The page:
There is a theory about wave doubling when the subs are facing rearwards, but since bass audio waves are so long at very low frequencies, it may not even matter. The wave doubling theory is that the audio will reflect off the back of the trunk, and double up with waves being emitted again, making it appear in the cabin that the sub is louder. Depending on the car, frequency being played, woofer, and enclosure type, this may or may not be noticeable at all. Way in the back, out of the way and along with the theory, seems to be the best option.
Porting an enclosure relies on a physics mechanics called wave doubling. You will get much more output (SPL) at the lower end of the sub's frequency response, but with the addition with unwanted harmonics and 'unloading' the woofer at very low frequencies. Ports are created for specific lengths, so there's time for the sound waves emitted from both sides of the woofer's cone to 'double up' and become louder. This is how you "tune" a ported box to have its peak output at the frequency you want. Although this produces much more output, there's a cost of quality. At the beginning and end of each bass burst, there will be much less SPL being emitted since there is no other wave that has been created by the other side of the woofer's cone to double up with. You also have issues with port noise, a whooshing noise, flaired ports help to solve this but dont fix the problem entirely. As jllphan said, in laymen’s terms, the system will sound more boomy. I wouldn't go so far as to say it's more "efficient," but in terms of making more noise, it gets the job done well.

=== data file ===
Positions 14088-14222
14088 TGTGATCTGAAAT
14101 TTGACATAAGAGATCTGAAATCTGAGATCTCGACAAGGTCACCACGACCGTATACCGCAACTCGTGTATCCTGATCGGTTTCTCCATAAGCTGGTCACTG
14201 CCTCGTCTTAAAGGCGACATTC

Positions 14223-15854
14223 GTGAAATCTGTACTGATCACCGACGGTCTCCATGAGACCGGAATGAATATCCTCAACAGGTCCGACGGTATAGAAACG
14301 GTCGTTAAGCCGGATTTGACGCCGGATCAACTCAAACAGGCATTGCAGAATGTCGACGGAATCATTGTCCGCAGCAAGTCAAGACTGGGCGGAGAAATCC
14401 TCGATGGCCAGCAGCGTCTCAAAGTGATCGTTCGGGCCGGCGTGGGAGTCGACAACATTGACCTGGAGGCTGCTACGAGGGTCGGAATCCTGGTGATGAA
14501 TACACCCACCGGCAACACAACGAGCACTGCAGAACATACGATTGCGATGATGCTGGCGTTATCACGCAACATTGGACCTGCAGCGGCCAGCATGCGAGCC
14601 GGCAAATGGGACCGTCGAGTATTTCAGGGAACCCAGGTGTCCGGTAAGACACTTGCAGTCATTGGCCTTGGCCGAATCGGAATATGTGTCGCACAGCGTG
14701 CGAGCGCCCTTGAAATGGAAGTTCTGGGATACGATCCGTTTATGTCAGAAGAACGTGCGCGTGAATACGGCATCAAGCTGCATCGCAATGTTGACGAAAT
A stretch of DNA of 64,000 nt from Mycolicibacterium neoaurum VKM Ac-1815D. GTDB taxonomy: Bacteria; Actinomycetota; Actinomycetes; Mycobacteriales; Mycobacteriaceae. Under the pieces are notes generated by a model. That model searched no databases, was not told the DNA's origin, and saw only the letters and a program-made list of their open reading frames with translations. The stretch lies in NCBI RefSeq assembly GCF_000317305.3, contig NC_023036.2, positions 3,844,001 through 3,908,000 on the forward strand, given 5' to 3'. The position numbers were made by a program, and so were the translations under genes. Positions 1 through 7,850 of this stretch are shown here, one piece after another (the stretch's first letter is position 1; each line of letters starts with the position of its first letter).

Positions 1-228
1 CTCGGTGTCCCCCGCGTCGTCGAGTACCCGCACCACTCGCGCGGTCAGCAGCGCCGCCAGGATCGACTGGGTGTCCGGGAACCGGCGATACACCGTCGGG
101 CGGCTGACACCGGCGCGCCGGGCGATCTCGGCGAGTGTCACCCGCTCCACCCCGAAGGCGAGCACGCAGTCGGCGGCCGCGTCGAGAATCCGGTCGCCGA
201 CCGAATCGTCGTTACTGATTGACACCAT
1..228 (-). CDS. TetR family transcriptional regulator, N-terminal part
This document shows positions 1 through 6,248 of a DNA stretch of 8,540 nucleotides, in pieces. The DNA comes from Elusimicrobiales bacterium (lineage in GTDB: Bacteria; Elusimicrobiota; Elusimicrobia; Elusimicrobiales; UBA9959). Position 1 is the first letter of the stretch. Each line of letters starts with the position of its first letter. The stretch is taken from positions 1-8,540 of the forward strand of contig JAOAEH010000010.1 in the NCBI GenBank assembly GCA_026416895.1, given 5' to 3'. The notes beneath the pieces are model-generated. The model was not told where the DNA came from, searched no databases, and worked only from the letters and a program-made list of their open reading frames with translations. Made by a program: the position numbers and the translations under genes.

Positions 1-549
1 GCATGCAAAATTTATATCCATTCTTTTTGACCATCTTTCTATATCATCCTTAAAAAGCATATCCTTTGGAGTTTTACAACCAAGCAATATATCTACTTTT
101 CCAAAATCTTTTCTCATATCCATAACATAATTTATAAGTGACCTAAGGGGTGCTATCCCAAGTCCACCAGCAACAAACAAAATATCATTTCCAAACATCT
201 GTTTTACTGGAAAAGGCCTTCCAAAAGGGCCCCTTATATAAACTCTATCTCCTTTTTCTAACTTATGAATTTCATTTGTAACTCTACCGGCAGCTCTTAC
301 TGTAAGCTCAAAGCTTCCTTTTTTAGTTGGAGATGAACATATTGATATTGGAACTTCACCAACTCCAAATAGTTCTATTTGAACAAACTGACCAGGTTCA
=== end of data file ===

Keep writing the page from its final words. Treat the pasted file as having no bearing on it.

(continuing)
You should port the box only if the speaker is designed for ports. If it's not, you can still do it, but the results can be a little weird.
As for woofer unloading, this usually only occurs at frequencies under 20 Hz, which isn't in much music at all. This is where the backpressure of the woofer isn't there anymore, making the driver's suspension much less springy, and allowing the risk of slamming the suspension or damaging the voice coil against the back plate from over-extension.
Just as a note: I hate Sony’s car audio equipment. Their woofer cones FLEX, their amplifiers have terrible harmonic distortion ratings, they just produce cheep, car audio equipment. The rest of their stuff isn't so bad, but their car audio department is horrid.